Excellencies, distinguished guests, and all participants, it is an honour and pleasure to speak on behalf of the International Chamber of Commerce and its BASIS initiative, Business Action to Support the Information Society, as well as the GSM Association.
And, as the first woman to speak today, I wanted to start with a recent statistic from the GSMA that highlights one of the many challenges where technology intersects with the sustainable development goals, here gender equality. Worldwide, 200 million fewer women than men own a mobile phone across low and middle income countries. In South Asia alone, women are 38% less likely to own a phone, with all that implies in terms of information access and personal autonomy.
It is my great privilege to join such distinguished speakers today, and I want to thank the coorganisers UNDP, UNCTAD, UNESCO and ITU for hosting this important opportunity to check in on all of our collective efforts following the WSIS +10 review last year.
It is my privilege to speak, and it is all of our privilege to be here, helping to move forward the WSIS action lines and bring the liberating power of the information society to the next several billion people.
History is moving fast. GSMA and ICC BASIS members are privileged to have built the mobile bridge for the digital world, and already mobile operators around the world provide access to the internet at a rate of nearly one million new customers every day, with 90% of the growth coming from developing markets.
But we all know there is so much more to do.
I was lucky enough to witness first-hand the early flourishing of the internet as it moved beyond an academic project thanks to the entrepreneurs of Silicon Valley. I was employee number 899 at Yahoo, back in its glory days. My Twitter handle is so short, because I was one of the first to get one, that users still sometimes confuse me with a famous rapper – and probably wonder why he is so interested in Internet governance.
We are all familiar with what happened there. The internet developed not under a top-down plan, but emerged in a way that can only be described by Nobel Laureate economist Friedrich von Hayek’s term, spontaneous order.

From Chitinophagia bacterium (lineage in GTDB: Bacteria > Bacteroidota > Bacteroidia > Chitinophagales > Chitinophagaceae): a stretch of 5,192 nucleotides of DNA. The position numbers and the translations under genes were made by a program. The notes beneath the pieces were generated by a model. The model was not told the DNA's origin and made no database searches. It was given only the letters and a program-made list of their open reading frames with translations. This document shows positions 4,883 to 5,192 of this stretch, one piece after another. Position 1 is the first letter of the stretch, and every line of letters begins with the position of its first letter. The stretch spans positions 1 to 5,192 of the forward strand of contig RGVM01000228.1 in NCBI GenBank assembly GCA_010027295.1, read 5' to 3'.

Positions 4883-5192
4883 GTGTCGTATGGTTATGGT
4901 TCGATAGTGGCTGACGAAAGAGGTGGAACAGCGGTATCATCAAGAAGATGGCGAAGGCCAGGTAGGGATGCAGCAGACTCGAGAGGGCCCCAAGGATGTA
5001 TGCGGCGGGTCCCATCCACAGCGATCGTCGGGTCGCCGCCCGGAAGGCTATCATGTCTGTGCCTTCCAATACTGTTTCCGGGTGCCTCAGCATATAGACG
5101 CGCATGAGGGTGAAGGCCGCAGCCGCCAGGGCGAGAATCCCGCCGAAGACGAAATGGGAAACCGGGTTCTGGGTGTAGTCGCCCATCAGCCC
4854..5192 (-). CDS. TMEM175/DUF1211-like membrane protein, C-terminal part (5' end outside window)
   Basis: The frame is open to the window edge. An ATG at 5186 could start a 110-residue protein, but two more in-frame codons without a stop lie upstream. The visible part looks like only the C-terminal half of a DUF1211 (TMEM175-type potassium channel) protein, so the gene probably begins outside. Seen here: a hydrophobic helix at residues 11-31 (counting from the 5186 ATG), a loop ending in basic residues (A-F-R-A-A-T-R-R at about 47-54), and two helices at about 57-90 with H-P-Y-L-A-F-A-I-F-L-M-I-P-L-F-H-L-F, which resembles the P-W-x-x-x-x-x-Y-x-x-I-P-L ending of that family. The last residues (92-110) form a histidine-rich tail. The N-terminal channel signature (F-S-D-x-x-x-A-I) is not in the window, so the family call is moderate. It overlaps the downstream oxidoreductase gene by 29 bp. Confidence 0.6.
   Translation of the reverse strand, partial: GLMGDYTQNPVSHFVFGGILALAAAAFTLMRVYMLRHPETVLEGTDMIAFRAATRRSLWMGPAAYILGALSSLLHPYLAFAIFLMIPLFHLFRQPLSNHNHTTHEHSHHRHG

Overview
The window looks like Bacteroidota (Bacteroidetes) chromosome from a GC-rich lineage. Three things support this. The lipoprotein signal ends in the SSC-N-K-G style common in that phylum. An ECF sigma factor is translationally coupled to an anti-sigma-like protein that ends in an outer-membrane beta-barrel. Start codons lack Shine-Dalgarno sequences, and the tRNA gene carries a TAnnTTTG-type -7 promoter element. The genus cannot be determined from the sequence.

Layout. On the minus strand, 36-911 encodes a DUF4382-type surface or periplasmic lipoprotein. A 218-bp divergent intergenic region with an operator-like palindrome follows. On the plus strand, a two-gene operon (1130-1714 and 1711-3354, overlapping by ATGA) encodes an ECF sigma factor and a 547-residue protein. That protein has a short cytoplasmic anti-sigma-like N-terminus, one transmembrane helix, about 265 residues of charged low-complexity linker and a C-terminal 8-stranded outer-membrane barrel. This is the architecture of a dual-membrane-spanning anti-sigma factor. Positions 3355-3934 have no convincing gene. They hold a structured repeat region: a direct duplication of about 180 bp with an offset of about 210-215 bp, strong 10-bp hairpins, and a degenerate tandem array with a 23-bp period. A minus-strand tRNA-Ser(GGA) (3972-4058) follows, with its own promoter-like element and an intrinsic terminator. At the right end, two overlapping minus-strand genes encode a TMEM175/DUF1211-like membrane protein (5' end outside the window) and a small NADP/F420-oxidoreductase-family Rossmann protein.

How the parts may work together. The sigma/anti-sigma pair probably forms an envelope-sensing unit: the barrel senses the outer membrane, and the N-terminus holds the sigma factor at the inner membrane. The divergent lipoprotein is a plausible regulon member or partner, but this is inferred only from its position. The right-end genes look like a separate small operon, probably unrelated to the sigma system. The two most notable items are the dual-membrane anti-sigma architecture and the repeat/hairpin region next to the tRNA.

I have just one plea for this meeting, on behalf of the billions of people, men and women, who are waiting silently for the opportunity to join the information society. As we share views from all our broad efforts toward our common goal of a people-centred, inclusive and developmentoriented information society, we must not let the fatal conceit of top-down management or narrow politics come between us and our goals.
It will take all stakeholders to meet the targets of the Sustainable Development Goals. However, in the context of the information society, industry can lead the way in some – and many – areas, including:
Inclusion – digital, social and financial – requires the development of infrastructure, fostering local content, education and access.
The need for capacity-building in lesser- and underdeveloped areas means we must continue public-private partnerships to accelerate investment.
And to maintain the growth and permission less innovation that drives our miraculous global communications network, we must allow the continued collaborative development of interoperable, practical standards and protocols that are industry-led and developed in a transparent, accountable way.
The multistakeholder model is how we will connect everyone and everything to a better future. Thank you very much